Wednesday, July 05, 2017

Mae West: Diabolical Glee

A long article in Radio Guide Week cautioned that MAE WEST would disrupt the airwaves in 1933. Radio reporter Martin J. Porter must have had a crystal ball. Let's take a peek. This is Part 1.
• • Reviewing Radio — — Martin J. Porter • •
• • Martin J. Porter  wrote:  Like all the rest of the tribe that slaves at writing radio items, 1 had looked forward to the radio debut of Mae West on an imminent commercial as something that would provide and provoke many comments. I had anticipated with diabolical glee the squawks that would arise from the Parent—Teacher associations, and from the gentlemen of the cloth. There surely would be a great to-do also over the type of material that Mae would have to use, because without strictly Mae Westian material, the sponsor might just as well have used the evangelist Aimee Semple McPherson.
• • Martin J. Porter continued:   But all my fond expectations have come to naught. Mae West, although having been voted a §6,500 weekly salary, and although time was cleared and everything set for Miss West to exploit a face cream, is not going on the air at all, at all.
• • Trouble • •  . . .
• • This was Part 1. Look for Part 2 tomorrow.
• • Source: Article by Martin J. Porter in Radio Guide Week; published on  Saturday, 23 December 1933.
• • On Tuesday, 5 July 1932 in Variety • •
• • Casting problems caused delays for Paramount in the summer of 1932. As Mae waited to film her scenes with George Raft, as his former flame Maudie, offers came in for her to create material for others.  In their issue dated for Tuesday, 5 July 1932, Variety printed this headline: "Mae Mulls Sock Yarns for Marlene and Jean."
• • Mae demurred.  Years later, explaining the situation to a British reporter, she admitted to being reluctant.  "If I thought of something funny," said Mae, "I wasn't about to give it to them."
• • Overheard in Hollywood • •
• • Surreal artist Leonor Fini was inspired to design the perfume flacon after seeing a dress form used for Mae West, whom Parisian couturier Elsa Schiaparelli costumed in “Every Day's a Holiday.”
• • In Her Own Words • •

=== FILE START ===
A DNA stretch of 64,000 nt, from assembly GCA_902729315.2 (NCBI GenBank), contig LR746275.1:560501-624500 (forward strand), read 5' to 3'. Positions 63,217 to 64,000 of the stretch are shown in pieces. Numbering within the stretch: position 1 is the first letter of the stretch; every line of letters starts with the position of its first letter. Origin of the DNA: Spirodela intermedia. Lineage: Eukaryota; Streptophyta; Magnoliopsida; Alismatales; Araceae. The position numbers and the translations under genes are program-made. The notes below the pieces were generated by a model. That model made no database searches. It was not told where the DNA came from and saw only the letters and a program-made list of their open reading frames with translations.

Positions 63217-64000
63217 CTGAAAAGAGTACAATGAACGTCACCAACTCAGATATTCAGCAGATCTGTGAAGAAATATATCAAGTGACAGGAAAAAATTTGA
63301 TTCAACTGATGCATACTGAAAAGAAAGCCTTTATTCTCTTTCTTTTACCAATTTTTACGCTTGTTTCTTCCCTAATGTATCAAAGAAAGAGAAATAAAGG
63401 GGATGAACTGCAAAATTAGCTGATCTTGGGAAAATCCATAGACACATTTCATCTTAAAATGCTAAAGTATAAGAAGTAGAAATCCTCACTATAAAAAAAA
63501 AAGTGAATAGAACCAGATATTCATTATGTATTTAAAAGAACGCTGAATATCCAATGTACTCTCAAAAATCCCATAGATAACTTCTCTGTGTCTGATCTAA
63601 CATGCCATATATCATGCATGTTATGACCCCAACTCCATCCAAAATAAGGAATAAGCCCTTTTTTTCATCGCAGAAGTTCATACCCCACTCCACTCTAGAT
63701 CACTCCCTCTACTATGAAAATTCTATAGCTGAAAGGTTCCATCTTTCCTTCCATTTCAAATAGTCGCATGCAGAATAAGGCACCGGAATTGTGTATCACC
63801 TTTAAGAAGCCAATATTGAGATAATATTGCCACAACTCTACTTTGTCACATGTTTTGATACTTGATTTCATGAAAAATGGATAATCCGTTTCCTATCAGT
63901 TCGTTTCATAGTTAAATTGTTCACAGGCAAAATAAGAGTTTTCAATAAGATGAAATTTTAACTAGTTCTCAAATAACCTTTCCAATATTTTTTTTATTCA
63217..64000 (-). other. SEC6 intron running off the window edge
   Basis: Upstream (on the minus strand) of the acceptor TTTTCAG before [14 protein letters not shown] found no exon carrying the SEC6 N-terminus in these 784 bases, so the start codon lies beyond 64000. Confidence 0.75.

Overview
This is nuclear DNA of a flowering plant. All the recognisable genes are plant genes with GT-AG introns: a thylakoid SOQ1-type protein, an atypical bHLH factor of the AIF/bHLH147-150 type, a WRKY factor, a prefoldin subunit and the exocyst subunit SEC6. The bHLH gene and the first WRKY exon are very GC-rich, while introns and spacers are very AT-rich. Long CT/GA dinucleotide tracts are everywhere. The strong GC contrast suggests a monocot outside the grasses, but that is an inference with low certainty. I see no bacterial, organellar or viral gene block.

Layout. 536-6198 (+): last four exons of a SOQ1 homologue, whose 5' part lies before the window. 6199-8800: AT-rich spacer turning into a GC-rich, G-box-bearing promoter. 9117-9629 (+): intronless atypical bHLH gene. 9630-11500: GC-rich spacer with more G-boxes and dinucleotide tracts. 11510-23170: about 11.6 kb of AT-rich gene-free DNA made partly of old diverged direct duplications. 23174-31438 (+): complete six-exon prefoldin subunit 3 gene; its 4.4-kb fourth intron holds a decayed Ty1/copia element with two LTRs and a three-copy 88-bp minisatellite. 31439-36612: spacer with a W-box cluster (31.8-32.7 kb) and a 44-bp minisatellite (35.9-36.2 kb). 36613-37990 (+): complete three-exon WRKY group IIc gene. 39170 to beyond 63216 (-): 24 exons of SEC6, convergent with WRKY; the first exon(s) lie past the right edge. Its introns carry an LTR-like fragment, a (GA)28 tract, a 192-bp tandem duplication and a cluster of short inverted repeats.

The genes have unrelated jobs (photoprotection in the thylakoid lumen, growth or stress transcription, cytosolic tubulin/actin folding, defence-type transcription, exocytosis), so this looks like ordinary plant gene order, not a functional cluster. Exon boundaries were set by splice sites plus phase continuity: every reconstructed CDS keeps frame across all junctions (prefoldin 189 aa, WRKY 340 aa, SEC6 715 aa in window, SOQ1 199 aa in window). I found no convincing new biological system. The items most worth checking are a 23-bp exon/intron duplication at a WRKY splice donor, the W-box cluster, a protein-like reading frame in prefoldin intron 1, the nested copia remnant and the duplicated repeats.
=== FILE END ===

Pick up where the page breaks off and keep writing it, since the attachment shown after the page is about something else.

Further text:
• • Mae West said:  "I can do more with my voice and eyes than another woman can do turning herself inside out.”
• • Quote, Unquote • •
• • The Copley News Service mentioned Mae West.
• • Nancy Anderson wrote:  Mae West, former actress, still feels young old [sic]. Mae told me, “I had this dancing partner [Frank Wallace] who was crazy about me and kept begging me to marry him. He had a colleague in the entertainment business, a 40-year-old opera singer, who talked me into it.   But I was sorry right away. I couldn’t wait to get away from him. "I wanted to get home to mother,” Mae insisted.  . . .
• • Source:  Article rpt in  Monroe News Star; published on Thursday, 8 November 1973
• • The Mae West Blog celebrates its 13th anniversary • •  
• • Thank you for reading, sending questions, and posting comments during these past eleven years. Not long ago, we entertained 3,497 visitors. And we reached a milestone recently when we completed 3,700 blog posts. Wow! 
• • By the Numbers • •
• • The Mae West Blog was started thirteen years ago in July 2004. You are reading the
blog post. Unlike many blogs, which draw upon reprinted content from a newspaper or a
magazine and/ or summaries, links, or photos, the mainstay of this blog is its fresh material
focused on the life and career of Mae West, herself an American original.

• • Come up and see Mae every day online:


• • Photo:
• • Mae West • in 1911

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